Whether you’re a beginner or an experienced stitcher, you will, at some point, muse over just how to get that “perfect pattern” transferred onto the “perfect fabric” to embroider it. Transferring embroidery patterns is probably my least favorite part of the embroidery process, but a water-soluble stabilizer like Solvy can make the process a lot easier.
I’m not quite convinced that Solvy is the absolute answer for embroidery transfer, but it definitely has its uses. To experiment a bit, I decided to try it with cotton velveteen and see how the process worked.
You can find the first steps in the process of using Solvy here.
After I finished stitching the piece, I took it out of the hoop and cut away the excess Solvy. This happens to be “Ultra-Solvy,” which is extra-thick – in retrospect, I should have used regular Solvy. Here’s the trim job:
After trimming it, I plunged the whole thing into a bowl of lukewarm water and let it sit for just a few minutes:
As it soaked, I got a little nervous, since the black from the Sharpie permanent marker seemed to be clinging to the threads. The next time I do this, I won’t use such a heavy line! That’s what I get for rushing! The thread was darkened a bit by the ink, I think. It’s not super-noticeable to anyone but me, but still….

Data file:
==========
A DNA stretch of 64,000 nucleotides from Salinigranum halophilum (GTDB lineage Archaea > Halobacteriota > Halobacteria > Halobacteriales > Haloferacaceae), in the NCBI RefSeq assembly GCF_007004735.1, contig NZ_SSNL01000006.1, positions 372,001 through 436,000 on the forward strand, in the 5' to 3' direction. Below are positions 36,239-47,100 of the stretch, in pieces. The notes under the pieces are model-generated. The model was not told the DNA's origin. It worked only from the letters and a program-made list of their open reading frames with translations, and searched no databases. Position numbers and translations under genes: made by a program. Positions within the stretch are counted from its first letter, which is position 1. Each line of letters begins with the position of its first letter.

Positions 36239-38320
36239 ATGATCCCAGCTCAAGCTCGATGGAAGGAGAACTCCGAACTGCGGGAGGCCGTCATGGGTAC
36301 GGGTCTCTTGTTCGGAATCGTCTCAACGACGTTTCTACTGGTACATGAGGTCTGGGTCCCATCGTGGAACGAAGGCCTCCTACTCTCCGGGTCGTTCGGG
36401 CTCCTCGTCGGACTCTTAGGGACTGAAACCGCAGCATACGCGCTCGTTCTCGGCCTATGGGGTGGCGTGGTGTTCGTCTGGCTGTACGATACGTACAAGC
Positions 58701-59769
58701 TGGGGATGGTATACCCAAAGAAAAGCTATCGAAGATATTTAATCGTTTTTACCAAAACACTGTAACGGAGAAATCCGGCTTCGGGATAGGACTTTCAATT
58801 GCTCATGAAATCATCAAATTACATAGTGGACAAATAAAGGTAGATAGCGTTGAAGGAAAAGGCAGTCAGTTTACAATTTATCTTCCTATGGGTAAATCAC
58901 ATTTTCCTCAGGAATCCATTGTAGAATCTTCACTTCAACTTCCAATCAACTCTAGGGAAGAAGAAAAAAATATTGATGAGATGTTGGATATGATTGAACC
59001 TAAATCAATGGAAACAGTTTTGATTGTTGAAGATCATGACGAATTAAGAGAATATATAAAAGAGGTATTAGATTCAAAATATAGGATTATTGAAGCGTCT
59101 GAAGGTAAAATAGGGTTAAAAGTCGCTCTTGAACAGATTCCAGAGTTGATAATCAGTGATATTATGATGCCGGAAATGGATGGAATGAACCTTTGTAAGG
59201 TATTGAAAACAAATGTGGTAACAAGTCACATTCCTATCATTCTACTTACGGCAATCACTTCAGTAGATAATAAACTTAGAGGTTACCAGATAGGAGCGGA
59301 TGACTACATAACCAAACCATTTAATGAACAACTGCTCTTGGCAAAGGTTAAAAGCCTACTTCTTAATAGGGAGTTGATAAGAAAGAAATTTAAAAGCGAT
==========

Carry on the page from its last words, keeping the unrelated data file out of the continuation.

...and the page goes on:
Once the work soaked for a while, I decided to use a mild soap, very lightly working it around the surface, even of the stitches. Normally, I wouldn’t do this, and I don’t recommend it, as the movement tends to separate the fibers of the thread. By the way, I stitched this using one strand of soie d’alger silk by Au Ver a Soie. After very lightly working the soap over the darkened areas (they were pretty noticeable before I did this), I rinsed the whole work in running water:
And, lastly, I laid out the piece on a towel to dry:
You can see the “fuzziness” of the stitches – normally, it should NOT be this way, but this was due to lightly “scrubbing” over them with mild soap, using my fingers. Usually, I get a very smooth result with the soie d’alger, which I find perfect for satin stitching (see here for an example).
Overall, I was pleased with the experiment, and I learned a lot about using a water soluble stabilizer for transferring an embroidery pattern. Some definite do nots:
- Don’t use ultra solvy – use regular.
- Don’t use a heavy line permanent marker, like a regular Sharpie. Use a fine-lined pen, like the macro pens found in the art section of a hobby store.
- Don’t scrub over your stitches, even gently, with your fingers and soap – in fact, this is more or less a hard & fast rule when cleaning anything you’ve embroidered. Only in the most extreme cases of necessity (say, you spilled something directly on the threads and it’s a toss-up between light scrubbing and scrapping the whole work) should you “scrub” the threads.
Will I use Solvy again?? YOU BET!
If you have any tips on how you use Solvy or on how you transfer your designs for embroidery, let the rest of us know!! Thanks!
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